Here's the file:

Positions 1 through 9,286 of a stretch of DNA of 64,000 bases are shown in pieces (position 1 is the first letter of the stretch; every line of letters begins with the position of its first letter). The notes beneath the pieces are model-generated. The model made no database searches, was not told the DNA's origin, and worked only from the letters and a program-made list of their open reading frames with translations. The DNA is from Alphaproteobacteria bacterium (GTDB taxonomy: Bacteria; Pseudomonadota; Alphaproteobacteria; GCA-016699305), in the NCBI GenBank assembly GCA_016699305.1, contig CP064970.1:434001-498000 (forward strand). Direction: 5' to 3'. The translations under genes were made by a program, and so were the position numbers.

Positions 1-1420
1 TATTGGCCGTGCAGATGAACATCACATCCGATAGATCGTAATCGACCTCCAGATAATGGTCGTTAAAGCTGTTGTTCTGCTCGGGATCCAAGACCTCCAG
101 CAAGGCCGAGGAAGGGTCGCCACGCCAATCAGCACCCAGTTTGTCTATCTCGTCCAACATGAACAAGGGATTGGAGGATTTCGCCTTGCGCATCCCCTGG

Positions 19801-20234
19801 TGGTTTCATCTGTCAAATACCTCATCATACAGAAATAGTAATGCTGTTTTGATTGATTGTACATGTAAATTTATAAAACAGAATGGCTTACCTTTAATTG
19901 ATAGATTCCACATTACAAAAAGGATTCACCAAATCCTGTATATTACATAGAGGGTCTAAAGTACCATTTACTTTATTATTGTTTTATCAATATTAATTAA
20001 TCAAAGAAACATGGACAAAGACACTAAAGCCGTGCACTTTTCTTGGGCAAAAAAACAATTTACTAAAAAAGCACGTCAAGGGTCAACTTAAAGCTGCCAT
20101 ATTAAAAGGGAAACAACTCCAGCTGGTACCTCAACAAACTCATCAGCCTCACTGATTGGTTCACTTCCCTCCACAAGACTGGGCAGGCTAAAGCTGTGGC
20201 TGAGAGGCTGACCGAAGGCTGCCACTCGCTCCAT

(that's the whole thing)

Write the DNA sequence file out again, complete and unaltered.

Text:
Positions 1 through 9,286 of a stretch of DNA of 64,000 bases are shown in pieces (position 1 is the first letter of the stretch; every line of letters begins with the position of its first letter). The notes beneath the pieces are model-generated. The model made no database searches, was not told the DNA's origin, and worked only from the letters and a program-made list of their open reading frames with translations. The DNA is from Alphaproteobacteria bacterium (GTDB taxonomy: Bacteria; Pseudomonadota; Alphaproteobacteria; GCA-016699305), in the NCBI GenBank assembly GCA_016699305.1, contig CP064970.1:434001-498000 (forward strand). Direction: 5' to 3'. The translations under genes were made by a program, and so were the position numbers.

Positions 1-1420
1 TATTGGCCGTGCAGATGAACATCACATCCGATAGATCGTAATCGACCTCCAGATAATGGTCGTTAAAGCTGTTGTTCTGCTCGGGATCCAAGACCTCCAG
101 CAAGGCCGAGGAAGGGTCGCCACGCCAATCAGCACCCAGTTTGTCTATCTCGTCCAACATGAACAAGGGATTGGAGGATTTCGCCTTGCGCATCCCCTGG

Positions 19801-20234
19801 TGGTTTCATCTGTCAAATACCTCATCATACAGAAATAGTAATGCTGTTTTGATTGATTGTACATGTAAATTTATAAAACAGAATGGCTTACCTTTAATTG
19901 ATAGATTCCACATTACAAAAAGGATTCACCAAATCCTGTATATTACATAGAGGGTCTAAAGTACCATTTACTTTATTATTGTTTTATCAATATTAATTAA
20001 TCAAAGAAACATGGACAAAGACACTAAAGCCGTGCACTTTTCTTGGGCAAAAAAACAATTTACTAAAAAAGCACGTCAAGGGTCAACTTAAAGCTGCCAT
20101 ATTAAAAGGGAAACAACTCCAGCTGGTACCTCAACAAACTCATCAGCCTCACTGATTGGTTCACTTCCCTCCACAAGACTGGGCAGGCTAAAGCTGTGGC
20201 TGAGAGGCTGACCGAAGGCTGCCACTCGCTCCAT